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Family Law
Case Introduction
Case No. FW-010
Will Drafting (CA only)
Brief Introduction

Although no one likes to think about death, there are good reasons to prepare for this inevitable event by setting up a plan to distribute one's estate after death. A person's estate consists of all his or her property and possessions, including bank accounts, real estate, furniture, automobiles, stocks, bonds, life insurance policies, retirement funds, pensions, and death benefits. If a person plans well, his or her estate can be passed on after death quickly, easily, and subject to less tax.
A will is the most common document used to specify how an estate should be handled after death. Anyone designated to receive property under a will is called a beneficiary. A will can be simple or elaborate, depending upon the size of the estate and the wishes of the person who makes it--the testator. Many types of post-death instructions may be included in a will. A will may dictate who should receive specific items of furniture, artwork, or jewelry. A will may name a guardian who will take care of minor children should there be no surviving parent. A will even may be used to disinherit a child if the testator does not want the child to receive any part of the estate.


Things to Know
Notice

1. If you die without a will (known as dying "intestate") in California, your assets will be divided amongst your immediate family. If you're married, your spouse will inherit your share of the community property (almost everything you've accumulated as a couple since your marriage). If you have community property and separate property (such as property inherited from your family members that has been kept separate from community property assets), your spouse and any children or grandchildren would share your property. If you aren't married, your property would be divided between your children or grandchildren. If you have no spouse, children or grandchildren, your property would go to your parents, siblings, nieces, nephews or other close relatives.
2. Wills eventually become public after your death, with the details of what you owned and how much it was worth available to anyone curious enough to read the court file. So many people look for more private ways to transfer their assets. In California, alternatives to making a will include:
1) Life insurance policies or trusts
2) Gifting cash or other assets before your death
3) "Transfer On Death" ("TOD") or "Payable On Death" ("POD") bank accounts
4) Holding assets by joint tenancy with right of survivorship ("JTROS"), with the assets transferred automatically to the other joint tenant at the time of death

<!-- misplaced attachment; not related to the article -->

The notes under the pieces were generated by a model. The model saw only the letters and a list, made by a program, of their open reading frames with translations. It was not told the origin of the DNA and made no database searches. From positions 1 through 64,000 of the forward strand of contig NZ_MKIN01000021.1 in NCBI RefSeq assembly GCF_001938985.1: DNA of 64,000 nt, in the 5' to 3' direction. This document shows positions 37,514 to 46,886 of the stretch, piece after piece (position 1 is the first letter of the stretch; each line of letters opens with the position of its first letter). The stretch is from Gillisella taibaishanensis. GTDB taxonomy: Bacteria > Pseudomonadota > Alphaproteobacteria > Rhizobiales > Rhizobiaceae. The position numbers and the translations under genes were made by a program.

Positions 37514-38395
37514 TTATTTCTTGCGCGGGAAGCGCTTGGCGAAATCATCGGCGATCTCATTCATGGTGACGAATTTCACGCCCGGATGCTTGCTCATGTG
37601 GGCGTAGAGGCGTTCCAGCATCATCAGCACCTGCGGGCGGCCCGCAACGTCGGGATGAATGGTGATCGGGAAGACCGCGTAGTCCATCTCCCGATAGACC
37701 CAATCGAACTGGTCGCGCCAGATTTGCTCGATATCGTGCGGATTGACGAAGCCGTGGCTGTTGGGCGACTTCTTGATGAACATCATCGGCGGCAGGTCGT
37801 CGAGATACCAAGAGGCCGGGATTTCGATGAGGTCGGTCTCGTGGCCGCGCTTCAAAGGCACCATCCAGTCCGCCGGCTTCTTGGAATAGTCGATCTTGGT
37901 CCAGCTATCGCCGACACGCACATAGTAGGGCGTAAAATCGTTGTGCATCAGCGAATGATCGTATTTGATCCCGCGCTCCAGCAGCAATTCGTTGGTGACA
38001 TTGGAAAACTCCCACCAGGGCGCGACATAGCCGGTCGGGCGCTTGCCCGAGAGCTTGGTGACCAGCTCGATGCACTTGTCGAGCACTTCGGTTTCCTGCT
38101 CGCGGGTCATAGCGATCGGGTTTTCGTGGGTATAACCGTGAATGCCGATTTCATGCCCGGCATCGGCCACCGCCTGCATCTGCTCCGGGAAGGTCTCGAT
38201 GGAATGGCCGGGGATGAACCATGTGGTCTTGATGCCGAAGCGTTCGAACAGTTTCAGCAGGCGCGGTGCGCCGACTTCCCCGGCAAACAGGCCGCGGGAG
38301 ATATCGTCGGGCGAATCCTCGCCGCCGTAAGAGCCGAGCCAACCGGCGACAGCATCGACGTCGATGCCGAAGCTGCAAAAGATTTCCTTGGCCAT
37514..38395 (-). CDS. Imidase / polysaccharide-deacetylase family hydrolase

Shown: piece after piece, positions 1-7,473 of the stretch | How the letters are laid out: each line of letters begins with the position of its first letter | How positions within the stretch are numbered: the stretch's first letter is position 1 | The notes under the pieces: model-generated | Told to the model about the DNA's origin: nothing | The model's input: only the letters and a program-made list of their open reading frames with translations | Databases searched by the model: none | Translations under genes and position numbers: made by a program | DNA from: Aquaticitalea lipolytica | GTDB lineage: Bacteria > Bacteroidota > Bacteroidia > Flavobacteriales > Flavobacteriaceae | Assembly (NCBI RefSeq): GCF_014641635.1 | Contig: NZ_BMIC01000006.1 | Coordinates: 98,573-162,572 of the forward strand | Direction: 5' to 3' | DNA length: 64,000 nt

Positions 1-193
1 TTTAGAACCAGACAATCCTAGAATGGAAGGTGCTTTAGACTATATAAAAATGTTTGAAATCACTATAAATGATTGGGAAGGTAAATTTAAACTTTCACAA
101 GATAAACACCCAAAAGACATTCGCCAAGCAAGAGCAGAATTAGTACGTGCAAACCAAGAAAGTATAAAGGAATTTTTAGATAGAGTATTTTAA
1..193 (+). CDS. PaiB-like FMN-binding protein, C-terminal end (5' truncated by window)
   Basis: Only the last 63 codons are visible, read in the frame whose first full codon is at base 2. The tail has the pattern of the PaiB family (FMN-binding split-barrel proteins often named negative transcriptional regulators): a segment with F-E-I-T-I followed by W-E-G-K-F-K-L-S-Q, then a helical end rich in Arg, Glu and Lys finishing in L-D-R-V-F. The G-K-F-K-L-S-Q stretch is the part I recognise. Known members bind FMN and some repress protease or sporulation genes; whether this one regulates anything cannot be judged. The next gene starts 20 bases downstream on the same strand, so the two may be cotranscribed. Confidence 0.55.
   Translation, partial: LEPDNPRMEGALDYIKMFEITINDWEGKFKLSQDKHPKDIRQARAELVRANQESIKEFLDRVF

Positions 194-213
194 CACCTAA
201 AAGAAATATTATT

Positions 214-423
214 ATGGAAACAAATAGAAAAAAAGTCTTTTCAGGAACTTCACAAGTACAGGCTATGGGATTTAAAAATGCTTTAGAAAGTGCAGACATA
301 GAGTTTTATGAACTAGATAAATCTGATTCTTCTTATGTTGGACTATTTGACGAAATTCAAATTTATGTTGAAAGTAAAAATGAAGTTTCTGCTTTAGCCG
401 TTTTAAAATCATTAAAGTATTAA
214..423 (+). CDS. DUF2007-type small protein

5) Holding assets through a tenancy in common, with each tenant having a divided interest in the property that can be independently sold
6) Retirement plans and Individual Retirement Accounts ("IRAs")
7) "Revocable living trusts" (sometimes called "grantor trusts"), giving all your assets to a trustee for management before your death
3. Disinheriting children. Generally, it's perfectly legal to disinherit a child. If, however, it appears that you didn't mean to disinherit a child -- the most common example is a child born after you made your will -- then the child has the right to claim part of your estate. For more information, see Inheritance Rights.
4. Very few wills are ever challenged in court. When they are, it's usually by a close relative who feels somehow cheated out of a share of the deceased person's property. To get an entire will invalidated, someone must go to court and prove that it suffers from a fatal flaw: the signature was forged; you weren't of sound mind when you made the will, or you were unduly influenced by someone.

Ask for Attorney Service
Attorney’s Service
1. Provide will questionnaire to clients
2. Ensure that the client’s will meets all legal requirements
3. Review client’s list of assets, liabilities, income, retirement plan etc
4. Draft will for clients
5. Help clients to notarize the will
 
Client’s Assistance
1. Discuss about the will with attorney
2. Provide necessary detailed information to attorney
3. Review the drafted will
4. Sign the drafted will
5. Keep the will in a safe place
 
Service Fee

$450
NOTE
This service fee is the basic reference price, which may be adjusted case by case.

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